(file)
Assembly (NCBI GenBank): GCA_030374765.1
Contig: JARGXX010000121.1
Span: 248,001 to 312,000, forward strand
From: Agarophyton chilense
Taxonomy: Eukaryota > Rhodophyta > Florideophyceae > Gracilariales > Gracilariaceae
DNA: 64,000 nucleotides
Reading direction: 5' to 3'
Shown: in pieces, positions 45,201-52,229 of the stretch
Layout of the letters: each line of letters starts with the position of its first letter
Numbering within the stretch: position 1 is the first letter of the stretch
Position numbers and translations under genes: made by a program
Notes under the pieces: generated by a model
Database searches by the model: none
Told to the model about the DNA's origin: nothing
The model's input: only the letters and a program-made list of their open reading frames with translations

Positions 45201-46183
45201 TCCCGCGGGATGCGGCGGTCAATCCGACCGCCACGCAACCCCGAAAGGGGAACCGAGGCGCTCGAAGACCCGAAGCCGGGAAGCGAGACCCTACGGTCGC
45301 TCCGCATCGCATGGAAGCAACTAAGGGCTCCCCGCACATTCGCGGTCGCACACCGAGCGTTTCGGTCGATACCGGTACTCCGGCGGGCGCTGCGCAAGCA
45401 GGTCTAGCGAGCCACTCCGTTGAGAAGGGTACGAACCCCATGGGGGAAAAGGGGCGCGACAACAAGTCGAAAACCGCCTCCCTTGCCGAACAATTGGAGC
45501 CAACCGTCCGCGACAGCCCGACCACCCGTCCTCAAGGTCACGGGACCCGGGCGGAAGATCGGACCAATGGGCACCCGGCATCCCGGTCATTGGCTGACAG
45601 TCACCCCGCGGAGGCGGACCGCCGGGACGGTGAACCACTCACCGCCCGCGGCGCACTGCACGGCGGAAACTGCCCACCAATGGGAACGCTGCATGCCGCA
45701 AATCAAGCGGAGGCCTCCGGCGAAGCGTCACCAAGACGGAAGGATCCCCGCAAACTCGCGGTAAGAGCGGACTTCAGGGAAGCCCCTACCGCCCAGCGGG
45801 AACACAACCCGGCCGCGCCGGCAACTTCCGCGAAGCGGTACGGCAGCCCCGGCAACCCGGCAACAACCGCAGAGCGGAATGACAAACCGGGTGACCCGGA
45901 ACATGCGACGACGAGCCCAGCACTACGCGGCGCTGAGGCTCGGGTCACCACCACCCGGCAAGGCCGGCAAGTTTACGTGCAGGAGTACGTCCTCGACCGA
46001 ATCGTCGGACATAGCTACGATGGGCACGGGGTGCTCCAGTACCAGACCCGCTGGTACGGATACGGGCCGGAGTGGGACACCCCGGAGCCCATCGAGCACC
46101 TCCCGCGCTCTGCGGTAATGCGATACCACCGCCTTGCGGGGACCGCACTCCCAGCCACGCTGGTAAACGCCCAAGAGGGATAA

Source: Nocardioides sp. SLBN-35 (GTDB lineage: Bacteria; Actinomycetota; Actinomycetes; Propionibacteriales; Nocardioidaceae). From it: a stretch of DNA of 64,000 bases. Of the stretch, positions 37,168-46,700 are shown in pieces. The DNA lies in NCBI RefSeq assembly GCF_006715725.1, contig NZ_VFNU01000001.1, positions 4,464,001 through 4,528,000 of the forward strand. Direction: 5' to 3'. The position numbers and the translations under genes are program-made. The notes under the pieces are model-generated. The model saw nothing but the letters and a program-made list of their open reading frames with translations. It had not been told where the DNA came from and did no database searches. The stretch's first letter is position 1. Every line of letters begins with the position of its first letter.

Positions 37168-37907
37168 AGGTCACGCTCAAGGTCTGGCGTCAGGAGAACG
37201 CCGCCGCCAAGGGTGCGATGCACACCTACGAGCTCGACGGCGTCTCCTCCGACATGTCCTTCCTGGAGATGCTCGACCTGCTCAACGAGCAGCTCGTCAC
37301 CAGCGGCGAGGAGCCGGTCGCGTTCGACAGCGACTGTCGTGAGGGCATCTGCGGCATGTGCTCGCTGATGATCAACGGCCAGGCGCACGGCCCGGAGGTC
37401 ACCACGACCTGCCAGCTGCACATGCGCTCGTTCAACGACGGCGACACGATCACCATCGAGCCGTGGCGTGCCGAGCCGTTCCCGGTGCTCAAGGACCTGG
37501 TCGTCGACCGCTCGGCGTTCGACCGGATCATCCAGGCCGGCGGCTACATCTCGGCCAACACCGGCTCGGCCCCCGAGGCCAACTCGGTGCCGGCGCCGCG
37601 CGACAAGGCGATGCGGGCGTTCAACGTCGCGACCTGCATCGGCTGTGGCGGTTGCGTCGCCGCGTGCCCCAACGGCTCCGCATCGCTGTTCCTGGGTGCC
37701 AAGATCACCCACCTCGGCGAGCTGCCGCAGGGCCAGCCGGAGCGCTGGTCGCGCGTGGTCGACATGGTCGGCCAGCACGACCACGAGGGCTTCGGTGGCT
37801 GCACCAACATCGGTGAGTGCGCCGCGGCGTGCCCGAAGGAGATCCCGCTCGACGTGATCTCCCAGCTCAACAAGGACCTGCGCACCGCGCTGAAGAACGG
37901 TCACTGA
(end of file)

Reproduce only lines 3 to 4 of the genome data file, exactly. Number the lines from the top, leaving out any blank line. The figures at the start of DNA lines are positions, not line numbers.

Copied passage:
Span: 248,001 to 312,000, forward strand
From: Agarophyton chilense